Hello, good people! It is a beautiful June day. I am drinking a glass of Apfelschorle (which is the German term for when you mix fizzy mineral water with apple juice) and it is being cooled by the most beautiful ice cubes that I make using this mold, bringing me untold amounts of joy each time I pop out a perfectly beveled little cube. Mercury is retrograde until the end of the month and thus we have been gnashing our teeth for a week straight about all the various things that have gone haywire (to name only a few: broken brake lights on one car, a busted tire on another, a child who insisted on shoving a CD into the delicate CD player mouth of a 16-year-old audio appliance while a CD while already was playing inside of it whyyyyyy), but the fine weather and good humor and fancy ice cubes go a long way in soothing the blow.
Besides, one thing Mercury Retrograde apparently doesn't affect is cooking, thank the moon and stars!
The most revelatory dish I made this week was this big old pan of hot lettuce. Yes! I know that some of you will look at those words, "hot" and "lettuce", and sail right on by. But wait! Don't go just yet! Cooked lettuce is amazing and just happens to a staple in both Italian and Chinese cooking, so you know it has to be good. And it is! (Besides, I'm just messing with you. Stir-fried iceberg sounds so much sexier than hot lettuce.)
I don't ever eat iceberg lettuce. I don't ever buy it. (Though the excellent comments on this post are all you ever need if you are iceberg curious and need some ideas.) In fact, I stopped eating salad greens entirely a few years ago because I have a hard time digesting them raw. But when I got this big box of vegetables delivered a few weeks ago, a big old head of iceberg lettuce was in the box too. I let in languish in the fridge until this week and the outermost layers had to be removed. The inner leaves and core were still fresh and sweet and crunchy.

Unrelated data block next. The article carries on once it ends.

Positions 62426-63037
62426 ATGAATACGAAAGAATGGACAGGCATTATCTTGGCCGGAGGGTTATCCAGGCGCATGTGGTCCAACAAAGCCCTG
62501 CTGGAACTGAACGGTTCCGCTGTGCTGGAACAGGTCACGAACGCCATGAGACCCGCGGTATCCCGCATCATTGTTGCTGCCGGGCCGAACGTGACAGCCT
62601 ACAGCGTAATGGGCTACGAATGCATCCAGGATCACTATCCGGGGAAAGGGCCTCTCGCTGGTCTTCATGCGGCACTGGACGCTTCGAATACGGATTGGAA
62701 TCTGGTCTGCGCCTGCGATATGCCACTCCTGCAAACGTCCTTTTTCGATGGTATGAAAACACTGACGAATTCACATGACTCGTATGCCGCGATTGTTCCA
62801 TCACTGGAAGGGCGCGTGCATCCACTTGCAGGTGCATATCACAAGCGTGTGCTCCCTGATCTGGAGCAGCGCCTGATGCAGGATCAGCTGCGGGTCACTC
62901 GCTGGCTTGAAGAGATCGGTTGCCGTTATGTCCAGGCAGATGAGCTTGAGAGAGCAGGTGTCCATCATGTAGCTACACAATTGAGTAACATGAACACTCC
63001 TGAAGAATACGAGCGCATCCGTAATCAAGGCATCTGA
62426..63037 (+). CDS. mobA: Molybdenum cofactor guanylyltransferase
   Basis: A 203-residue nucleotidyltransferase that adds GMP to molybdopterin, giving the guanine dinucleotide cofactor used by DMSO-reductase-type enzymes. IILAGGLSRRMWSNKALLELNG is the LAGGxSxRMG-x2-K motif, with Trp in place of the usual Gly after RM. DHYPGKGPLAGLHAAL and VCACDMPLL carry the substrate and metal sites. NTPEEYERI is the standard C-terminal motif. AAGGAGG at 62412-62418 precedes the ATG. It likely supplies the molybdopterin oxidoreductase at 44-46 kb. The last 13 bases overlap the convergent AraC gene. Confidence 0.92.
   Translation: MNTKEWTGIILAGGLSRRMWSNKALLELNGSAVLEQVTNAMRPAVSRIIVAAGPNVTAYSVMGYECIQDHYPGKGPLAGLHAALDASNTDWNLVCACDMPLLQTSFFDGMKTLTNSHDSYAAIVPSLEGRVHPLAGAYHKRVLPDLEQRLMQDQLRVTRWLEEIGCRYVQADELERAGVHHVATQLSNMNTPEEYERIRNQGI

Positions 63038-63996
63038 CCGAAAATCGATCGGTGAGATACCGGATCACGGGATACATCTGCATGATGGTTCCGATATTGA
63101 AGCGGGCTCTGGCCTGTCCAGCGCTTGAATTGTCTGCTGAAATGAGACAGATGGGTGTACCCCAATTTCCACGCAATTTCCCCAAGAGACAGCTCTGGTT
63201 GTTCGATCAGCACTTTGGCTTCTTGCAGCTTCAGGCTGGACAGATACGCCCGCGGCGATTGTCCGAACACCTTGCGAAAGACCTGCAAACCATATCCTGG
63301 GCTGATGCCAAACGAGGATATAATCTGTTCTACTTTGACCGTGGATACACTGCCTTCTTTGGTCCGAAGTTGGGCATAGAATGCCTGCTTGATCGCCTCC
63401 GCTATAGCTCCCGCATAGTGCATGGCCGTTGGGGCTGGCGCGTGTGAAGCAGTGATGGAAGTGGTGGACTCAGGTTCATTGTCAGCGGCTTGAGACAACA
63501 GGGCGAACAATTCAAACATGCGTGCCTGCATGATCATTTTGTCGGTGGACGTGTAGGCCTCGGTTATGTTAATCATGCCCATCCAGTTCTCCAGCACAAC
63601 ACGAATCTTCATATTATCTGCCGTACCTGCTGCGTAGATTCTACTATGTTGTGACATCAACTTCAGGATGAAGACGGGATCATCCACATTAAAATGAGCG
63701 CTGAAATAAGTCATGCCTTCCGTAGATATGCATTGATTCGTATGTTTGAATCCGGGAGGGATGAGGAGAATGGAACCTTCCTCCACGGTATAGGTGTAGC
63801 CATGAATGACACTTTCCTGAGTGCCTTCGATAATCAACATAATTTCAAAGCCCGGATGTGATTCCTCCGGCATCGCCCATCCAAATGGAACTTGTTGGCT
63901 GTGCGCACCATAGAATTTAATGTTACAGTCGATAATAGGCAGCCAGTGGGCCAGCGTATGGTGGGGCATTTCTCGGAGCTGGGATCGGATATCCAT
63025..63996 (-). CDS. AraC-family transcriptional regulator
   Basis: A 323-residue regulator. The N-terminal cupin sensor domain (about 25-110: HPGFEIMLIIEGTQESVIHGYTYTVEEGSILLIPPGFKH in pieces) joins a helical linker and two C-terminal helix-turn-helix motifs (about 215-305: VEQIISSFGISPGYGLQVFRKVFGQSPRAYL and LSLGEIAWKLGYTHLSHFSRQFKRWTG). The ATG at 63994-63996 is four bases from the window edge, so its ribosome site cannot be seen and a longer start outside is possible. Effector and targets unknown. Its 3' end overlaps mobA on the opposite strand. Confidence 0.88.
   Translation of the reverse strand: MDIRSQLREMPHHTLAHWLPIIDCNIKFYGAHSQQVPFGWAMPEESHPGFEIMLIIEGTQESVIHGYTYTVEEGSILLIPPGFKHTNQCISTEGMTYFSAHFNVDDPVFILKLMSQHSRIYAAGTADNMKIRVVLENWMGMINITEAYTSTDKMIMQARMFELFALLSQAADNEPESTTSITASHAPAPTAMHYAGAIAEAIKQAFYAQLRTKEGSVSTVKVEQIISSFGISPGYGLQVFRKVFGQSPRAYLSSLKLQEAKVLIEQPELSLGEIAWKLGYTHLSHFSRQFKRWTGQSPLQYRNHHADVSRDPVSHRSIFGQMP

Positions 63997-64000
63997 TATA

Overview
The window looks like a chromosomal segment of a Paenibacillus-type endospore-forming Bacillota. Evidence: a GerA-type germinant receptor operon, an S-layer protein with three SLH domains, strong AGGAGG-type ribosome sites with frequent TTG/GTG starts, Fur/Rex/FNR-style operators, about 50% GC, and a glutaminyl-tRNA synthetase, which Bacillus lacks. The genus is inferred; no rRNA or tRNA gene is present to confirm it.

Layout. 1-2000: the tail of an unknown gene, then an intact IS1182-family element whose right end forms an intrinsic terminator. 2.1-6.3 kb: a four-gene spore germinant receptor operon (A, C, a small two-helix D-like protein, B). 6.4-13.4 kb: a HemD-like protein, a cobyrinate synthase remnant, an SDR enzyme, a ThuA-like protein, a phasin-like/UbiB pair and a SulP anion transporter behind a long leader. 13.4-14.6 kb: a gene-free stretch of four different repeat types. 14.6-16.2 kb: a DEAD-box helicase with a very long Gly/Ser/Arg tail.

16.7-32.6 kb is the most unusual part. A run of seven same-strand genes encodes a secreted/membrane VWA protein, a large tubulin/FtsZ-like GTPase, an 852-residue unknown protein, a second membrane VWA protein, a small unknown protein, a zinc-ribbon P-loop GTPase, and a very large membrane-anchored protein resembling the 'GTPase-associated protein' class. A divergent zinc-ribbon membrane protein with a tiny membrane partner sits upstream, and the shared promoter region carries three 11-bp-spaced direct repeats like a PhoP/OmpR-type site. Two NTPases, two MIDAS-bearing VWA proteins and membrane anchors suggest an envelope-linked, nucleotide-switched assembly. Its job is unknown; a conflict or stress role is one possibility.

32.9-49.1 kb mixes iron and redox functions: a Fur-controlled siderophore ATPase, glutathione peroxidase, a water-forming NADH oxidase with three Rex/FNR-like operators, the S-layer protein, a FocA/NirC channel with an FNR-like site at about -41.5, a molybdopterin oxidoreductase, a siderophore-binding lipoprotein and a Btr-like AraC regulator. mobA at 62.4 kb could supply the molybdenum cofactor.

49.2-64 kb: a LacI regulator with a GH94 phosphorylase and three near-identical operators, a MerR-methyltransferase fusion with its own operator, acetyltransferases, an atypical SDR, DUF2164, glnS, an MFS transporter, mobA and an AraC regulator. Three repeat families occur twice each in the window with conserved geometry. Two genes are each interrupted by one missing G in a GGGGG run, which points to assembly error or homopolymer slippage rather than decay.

It was just the thing to use in this recipe I'd been saving for...that one day I found myself in possession of iceberg lettuce. You chop up the lettuce into biggish chunks, and fry garlic slices and scallions in oil. Then you add the lettuce chunks to the pan and stir-fry them for just a minute. Then in goes the magic concoction of equal parts soy sauce, sesame oil and rice wine (plus sugar and pepper). You cook the lettuce, stirring well so that the sauce coats every piece, and a minute later your meal is done. Pile it in a plate with some rice alongside and you've got my ideal dinner. Sweet and savory, silky and toothsome. It is so delicious and satisfying, not usually what you'd think to describe a head of iceberg lettuce, amirite?
The recipe comes from this cookbook and Grace Young says you can use other vegetables in this exact preparation with great results. I'm going to do baby boy chop (ed: This is the funniest autocorrect of my entire life, so I'm leaving it, but obviously I meant to write bok choy!) next and then maybe romaine. Ooh. And iceberg again, too, of course!
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Grace Young Stir-Fried Iceberg Lettuce
Note: You can, instead of iceberg, use romaine lettuce, spinach, watercress, baby bok choy, asparagus, snow peas and snap peas.
1 teaspoon soy sauce
1 teaspoon sesame oil
1 teaspoon rice wine or dry sherry
3/4 teaspoon sugar
1/2 teaspoon freshly ground white or black pepper
1 1/2 tablespoons peanut oil or other neutral oil
4 scallions, cut on the diagonal into 1-inch pieces
3 cloves garlic, thinly sliced or smashed
Half a medium head iceberg lettuce, cored, outermost leaves discarded, inner leaves torn into 4-inch wide pieces (or substitute 12 ounces of other vegetables)
Kosher salt, to taste
1. In a small bowl, combine soy sauce, sesame oil, rice wine or sherry, sugar, and pepper; set sauce aside.
2. Heat a wok or 12-inch skillet over high heat. Add peanut oil, half of the scallions (including all of the white and light green pieces), and garlic and cook until garlic is golden, about 5 seconds. Add lettuce and stir-fry until lettuce softens slightly, about 1 minute. Drizzle in sauce and cook until lettuce is just coated with the sauce, about 1 minute. Season with salt, divide between 4 bowls while lettuce is just tender and still bright green, and garnish with remaining scallions.